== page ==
While it’s likely this is just one of those things that Nintendo doesn’t have an answer to, the fact that Link’s parents are referred to at all in the games has only opened the doors for speculation regarding who they are in the timelines and the potential significance of their nearly constant absence.

Zora's Domain Frozen Ocarina of Time

4. Thawing Zora’s Domain in Ocarina of Time

As “Adult Link” in Ocarina of Time, you’re expected to set some things right that have gone wrong over the years. For instance, beating Forest Temple drives away enemies from Kokiri Forest. When you beat Fire Temple, Gorons return to their city. Given all of that, you would suspect that beating Water Temple would eventually unfreeze Zora’s Domain.

However, that’s not what happens. In fact, nothing you do seems to remove the ice in this area as Adult Link. This has given rise to a number of fan theories and straight-up lies regarding how to begin the thawing process, but to this day, nobody has found a way to do it without hacking the game.

Many have said that you’re just supposed to “assume” everything eventually works out, but it’s certainly bizarre that the area isn’t affected by your actions in the same way other key environments clearly are.

Song of Storms Ocarina of Time

3. The Time Paradox of the Song of Storms

There’s a great scene in Ocarina of Time when Adult Link learns the Song of Storms from a man who can’t get it out of his head after he learned it from a child. To make a long story short, we eventually learn that child was Link who played the song in the past after learning it as an adult.

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It’s a fun idea that doesn’t make a lot of sense. While Majora’s Mask eventually sees Link speak with the song’s composer, that plot point still doesn’t entirely explain what happens in Ocarina of Time and what Nintendo’s proposed explanation for this apparent paradox is.

The two most popular theories for this mystery involve a Primer-like explanation involving paradoxes and alternate timelines or the far more likely explanation that the logic of this moment was simply overlooked or disregarded when Ocarina’s story was written.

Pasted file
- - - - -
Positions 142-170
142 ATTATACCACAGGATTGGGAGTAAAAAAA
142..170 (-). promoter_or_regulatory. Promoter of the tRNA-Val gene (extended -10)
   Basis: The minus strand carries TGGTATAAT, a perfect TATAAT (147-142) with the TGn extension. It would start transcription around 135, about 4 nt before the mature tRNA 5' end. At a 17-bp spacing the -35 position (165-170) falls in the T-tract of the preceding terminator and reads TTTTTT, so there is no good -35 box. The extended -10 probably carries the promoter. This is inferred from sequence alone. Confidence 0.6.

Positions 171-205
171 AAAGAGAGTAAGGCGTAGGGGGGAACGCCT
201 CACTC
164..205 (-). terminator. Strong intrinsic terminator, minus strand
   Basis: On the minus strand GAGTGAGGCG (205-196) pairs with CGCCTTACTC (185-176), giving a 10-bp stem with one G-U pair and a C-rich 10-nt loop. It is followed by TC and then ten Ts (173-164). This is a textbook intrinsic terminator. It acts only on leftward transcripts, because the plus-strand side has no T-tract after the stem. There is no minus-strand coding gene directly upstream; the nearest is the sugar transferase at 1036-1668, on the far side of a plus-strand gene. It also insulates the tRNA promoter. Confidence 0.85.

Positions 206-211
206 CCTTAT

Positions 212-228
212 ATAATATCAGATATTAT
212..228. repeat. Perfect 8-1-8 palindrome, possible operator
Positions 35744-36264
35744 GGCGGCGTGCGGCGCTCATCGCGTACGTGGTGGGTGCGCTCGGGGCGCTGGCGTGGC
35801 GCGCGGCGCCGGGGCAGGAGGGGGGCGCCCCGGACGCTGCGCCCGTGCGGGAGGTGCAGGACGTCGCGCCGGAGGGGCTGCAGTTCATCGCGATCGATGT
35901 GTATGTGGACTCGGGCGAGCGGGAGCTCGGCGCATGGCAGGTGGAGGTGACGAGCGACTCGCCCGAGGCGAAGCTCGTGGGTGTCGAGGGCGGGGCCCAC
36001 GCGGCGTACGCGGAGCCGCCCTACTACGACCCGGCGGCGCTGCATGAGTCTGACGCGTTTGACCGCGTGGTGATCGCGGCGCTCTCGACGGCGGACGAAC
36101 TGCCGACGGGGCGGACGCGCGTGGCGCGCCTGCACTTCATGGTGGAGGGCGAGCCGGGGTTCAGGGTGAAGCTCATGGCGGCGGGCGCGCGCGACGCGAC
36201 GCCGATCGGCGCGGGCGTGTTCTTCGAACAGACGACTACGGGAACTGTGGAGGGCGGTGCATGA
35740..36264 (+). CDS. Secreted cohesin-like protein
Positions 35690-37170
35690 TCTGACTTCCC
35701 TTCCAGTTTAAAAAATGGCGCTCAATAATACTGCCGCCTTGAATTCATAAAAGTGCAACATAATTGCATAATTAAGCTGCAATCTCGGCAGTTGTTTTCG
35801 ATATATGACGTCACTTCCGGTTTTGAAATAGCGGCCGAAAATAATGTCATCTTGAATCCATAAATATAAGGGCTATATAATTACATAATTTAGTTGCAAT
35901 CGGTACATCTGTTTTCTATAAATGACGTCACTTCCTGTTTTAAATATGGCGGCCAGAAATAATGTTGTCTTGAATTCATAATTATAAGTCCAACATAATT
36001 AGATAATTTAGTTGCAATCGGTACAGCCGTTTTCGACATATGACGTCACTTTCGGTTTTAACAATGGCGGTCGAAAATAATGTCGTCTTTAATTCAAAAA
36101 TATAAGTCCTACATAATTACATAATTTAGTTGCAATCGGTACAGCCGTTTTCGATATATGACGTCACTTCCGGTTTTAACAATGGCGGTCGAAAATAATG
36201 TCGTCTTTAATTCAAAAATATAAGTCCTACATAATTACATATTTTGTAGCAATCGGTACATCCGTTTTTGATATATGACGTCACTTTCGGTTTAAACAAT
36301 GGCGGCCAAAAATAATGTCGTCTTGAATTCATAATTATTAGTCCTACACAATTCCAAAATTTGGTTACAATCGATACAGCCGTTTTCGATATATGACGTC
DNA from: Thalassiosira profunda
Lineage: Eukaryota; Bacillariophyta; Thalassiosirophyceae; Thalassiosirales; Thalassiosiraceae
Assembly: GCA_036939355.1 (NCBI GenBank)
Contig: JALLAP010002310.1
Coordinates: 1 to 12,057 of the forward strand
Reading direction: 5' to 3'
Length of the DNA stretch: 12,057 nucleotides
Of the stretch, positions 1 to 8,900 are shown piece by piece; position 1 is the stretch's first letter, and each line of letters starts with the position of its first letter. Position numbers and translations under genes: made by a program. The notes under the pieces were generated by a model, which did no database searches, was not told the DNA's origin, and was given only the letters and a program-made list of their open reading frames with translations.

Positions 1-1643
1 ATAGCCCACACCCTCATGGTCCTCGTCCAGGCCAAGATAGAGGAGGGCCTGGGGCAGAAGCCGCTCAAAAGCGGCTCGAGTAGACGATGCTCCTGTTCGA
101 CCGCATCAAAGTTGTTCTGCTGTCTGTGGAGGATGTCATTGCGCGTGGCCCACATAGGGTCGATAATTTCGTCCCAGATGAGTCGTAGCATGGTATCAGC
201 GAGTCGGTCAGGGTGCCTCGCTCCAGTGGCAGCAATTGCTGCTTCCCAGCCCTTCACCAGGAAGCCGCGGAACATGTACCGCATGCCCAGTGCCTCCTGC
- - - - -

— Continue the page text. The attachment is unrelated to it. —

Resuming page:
Tetra’s Pirates Wind Waker

2. The Royal Origins of Tetra’s Pirates

It’s hardly a spoiler that Wind Waker’s Tetra is actually Princess Zelda, but that revelation opened some potential plot holes that fans have been trying to close for years. None of those plot holes are bigger or more fascinating than the origin of Tetra’s band of pirates.

We’re initially told that the pirates used to serve Tetra’s mother and later followed Tetra. It’s a simple enough explanation that becomes much more complicated when Link finds a photo in the sunken Hyrule Castle that shows an older Princess Zelda with a group of nobles that bear a striking resemblance to Tetra’s pirates.

Again, the simplest explanation at this point seems to be that the pirates are also descended from royalty, but the game never really makes that clear. Furthermore, the pirates eventually mock Tetra for actually being a princess, which either means they never found out they’re also descended from nobles, didn’t care about their heritage, or perhaps are just the descendants of pirates who have always aided the Zelda family.

Triforce Ocarina of Time

1. Finding the Triforce in Ocarina of Time

No Zelda urban legend is more famous or more fascinating than the long-running belief that it’s possible to find and acquire the Triforce in Ocarina of Time.

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In 1999, a user on the old Hyrule: The Legend of Zelda forums named Almandoz claimed they had found a way to acquire the Triforce in Ocarina of Time. While Almandoz initially shared some images and walkthroughs meant “verify” their findings, the user later admitted that they made the whole thing up to show how easy it was to exploit fan bases with these kinds of claims.

But the actual motivations and identity of the poster remain a mystery to this day. What’s interesting is that the legend of the Triforce never really died down, even after it was debunked by its creator. Many elements of the original story remain entrenched in Zelda urban legend culture, and the idea that you can somehow acquire the Triforce in Ocarina of Time remains surprisingly strong to this day.